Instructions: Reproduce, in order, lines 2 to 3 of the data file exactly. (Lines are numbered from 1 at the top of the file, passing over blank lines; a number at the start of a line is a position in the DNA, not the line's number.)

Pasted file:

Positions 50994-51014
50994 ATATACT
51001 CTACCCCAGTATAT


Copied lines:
50994 ATATACT
51001 CTACCCCAGTATAT